Healthy Weight Range: What it is and How to Get There

It’s hard to understand what your healthy weight range is when everyone is so different.

A healthy weight range for you will not be the same as the next person’s ideal weight. So how exactly do you figure that out? There has to be some standard weight rules for everyone, right?

Here, we give you more insight into how you can more accurately discover your own healthy weight range so you can better customize your weight loss efforts to your personal needs to set an achievable goal.

Healthy Weight Range

Why knowing your healthy weight range is important:

What is healthy differs from person to person, depending on a number of different factors.

For example, if you’re pregnant, you need extra body fat, different nutrients, and different exercise to stay healthy in that stage of life.

If you’re a 50 year old male, you’re probably trying to fight the extra weight and slower metabolism that comes with aging.

If you’re an athlete, you need to balance an immensely active lifestyle with a high-calorie diet.

Understanding a healthy weight range for you is key to understanding your body and setting health and fitness goals you can reach.

A Weight Standard: BMI (Body Mass Index)

Your BMI is a measurement of body fat percentage, and is calculated based on your weight, height, and sometimes age.

Body Mass Index measurements are good measurements for healthy weight range because they take into account different height and age groups and develop a response based on specific, tailored information rather than a general standard.

However, it’s not the standard everyone should stick to.

How can I calculate my BMI?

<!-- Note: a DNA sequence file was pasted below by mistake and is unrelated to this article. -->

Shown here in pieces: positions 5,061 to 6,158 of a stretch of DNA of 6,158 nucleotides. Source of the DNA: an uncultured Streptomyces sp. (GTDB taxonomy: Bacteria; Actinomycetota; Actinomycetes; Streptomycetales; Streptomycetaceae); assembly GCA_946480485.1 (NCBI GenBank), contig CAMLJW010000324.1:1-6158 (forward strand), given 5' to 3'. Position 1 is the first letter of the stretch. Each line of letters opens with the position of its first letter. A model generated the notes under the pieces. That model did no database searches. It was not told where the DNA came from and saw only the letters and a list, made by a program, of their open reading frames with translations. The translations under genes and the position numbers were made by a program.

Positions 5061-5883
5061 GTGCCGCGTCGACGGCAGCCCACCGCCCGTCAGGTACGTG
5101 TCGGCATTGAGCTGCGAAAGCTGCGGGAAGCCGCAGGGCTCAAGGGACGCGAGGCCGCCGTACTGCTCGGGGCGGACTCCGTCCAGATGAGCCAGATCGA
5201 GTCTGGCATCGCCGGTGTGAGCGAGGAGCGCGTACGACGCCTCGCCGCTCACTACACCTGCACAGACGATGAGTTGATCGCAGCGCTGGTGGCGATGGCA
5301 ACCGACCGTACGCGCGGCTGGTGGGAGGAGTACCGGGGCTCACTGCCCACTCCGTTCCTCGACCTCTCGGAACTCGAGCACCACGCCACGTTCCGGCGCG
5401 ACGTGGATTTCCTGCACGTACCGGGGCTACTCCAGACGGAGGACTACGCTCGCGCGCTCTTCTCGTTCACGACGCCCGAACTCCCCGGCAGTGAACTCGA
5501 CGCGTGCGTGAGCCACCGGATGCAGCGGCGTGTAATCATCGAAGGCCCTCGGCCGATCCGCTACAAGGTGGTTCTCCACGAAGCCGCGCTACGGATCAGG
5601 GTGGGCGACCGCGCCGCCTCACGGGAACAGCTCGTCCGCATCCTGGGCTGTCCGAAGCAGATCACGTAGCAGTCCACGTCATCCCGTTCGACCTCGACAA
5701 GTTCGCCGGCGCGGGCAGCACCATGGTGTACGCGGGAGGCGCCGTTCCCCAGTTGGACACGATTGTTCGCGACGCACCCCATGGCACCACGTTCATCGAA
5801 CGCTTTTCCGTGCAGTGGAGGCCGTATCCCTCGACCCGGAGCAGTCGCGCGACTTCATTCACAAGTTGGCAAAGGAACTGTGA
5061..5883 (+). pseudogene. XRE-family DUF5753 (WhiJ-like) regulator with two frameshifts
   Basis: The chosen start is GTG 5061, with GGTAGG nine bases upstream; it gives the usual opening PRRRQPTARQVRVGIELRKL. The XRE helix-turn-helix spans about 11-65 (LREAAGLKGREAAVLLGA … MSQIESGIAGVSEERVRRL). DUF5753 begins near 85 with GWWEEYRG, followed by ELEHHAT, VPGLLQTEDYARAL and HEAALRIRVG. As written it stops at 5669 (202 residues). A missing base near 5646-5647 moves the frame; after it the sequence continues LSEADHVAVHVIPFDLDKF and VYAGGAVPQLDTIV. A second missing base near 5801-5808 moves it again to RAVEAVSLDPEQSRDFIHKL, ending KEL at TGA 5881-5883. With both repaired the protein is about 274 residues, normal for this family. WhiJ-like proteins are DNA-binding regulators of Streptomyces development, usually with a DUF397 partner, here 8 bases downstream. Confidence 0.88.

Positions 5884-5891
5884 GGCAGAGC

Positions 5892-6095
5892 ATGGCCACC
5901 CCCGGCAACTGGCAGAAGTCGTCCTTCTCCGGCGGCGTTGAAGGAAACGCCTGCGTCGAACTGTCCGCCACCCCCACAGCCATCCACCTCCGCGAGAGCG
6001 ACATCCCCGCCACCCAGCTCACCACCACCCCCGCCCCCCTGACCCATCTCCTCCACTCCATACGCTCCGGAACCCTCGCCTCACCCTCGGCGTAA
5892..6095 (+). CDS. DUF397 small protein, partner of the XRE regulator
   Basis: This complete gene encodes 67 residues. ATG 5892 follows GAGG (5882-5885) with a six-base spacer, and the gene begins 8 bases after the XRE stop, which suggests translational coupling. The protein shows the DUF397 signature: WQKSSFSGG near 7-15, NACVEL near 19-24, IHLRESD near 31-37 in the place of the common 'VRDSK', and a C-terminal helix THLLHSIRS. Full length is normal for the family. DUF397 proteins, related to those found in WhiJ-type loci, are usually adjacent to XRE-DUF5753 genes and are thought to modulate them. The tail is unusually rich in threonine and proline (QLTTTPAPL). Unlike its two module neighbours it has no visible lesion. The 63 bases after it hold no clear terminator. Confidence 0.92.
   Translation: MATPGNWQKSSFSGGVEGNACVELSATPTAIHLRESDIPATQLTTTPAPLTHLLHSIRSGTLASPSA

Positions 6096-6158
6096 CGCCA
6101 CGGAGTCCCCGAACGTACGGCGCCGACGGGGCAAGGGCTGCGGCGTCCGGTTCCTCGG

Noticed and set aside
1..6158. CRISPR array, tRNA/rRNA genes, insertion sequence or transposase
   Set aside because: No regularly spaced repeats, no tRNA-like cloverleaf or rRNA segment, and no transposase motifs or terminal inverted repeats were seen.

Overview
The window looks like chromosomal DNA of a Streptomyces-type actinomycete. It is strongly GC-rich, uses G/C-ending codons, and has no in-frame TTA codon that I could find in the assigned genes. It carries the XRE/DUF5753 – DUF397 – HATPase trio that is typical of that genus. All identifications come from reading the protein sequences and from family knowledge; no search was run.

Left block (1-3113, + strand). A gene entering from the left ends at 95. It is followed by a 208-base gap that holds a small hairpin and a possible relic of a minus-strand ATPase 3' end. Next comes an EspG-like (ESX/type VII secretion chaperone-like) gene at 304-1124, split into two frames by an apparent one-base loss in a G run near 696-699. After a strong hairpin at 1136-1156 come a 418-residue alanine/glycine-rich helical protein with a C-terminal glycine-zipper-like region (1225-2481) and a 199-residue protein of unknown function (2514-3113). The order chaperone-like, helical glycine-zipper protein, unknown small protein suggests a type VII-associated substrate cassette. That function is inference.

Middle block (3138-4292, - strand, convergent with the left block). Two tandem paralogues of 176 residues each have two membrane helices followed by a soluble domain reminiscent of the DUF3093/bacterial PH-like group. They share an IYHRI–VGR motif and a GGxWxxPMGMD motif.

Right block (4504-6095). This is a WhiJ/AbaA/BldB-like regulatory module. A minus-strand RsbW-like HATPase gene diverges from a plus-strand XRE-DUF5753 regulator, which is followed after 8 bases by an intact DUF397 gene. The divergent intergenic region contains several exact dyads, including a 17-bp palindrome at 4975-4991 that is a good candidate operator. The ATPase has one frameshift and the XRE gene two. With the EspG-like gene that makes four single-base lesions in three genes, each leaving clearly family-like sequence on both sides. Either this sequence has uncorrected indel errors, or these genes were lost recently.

You can calculate your BMI by using this formula: weight (in pounds)/ height (in inches)^2 x 703. OR you can use the BMI calculator provided on the Center for Disease Control website.

I calculated my BMI. What does this number mean?

Great question. There are typically four categories for interpreting your BMI:

Less than 18.5 = underweight

18.5-24.9 = normal or healthy weight

25.0-29.9 = overweight

30.0 or higher = obese

Are these measurements strict?

These calculations just help you have a general idea of where you stand with your health.

For example, athletes often have a lower than typical body fat percentage, so their BMI might show them as under weight, when they’re actually very healthy but simply have a lot of muscle and low fat due to their lifestyle.

The number you get when you calculate your BMI is measuring what is typical for your height, weight, and age.

It’s a good indicator of where you stand, but it doesn’t define your health. Everyone is different. However if you do have any concern after calculating your BMI, it’s a good idea to talk to your doctor about what steps you can take to reach your healthy weight range.

I figured out my healthy weight range. Now what?

That’s awesome. Now, you can begin your weight loss journey with a goal in mind. If you’re not sure how to get started, read our post here, I Need To Lose Weight.

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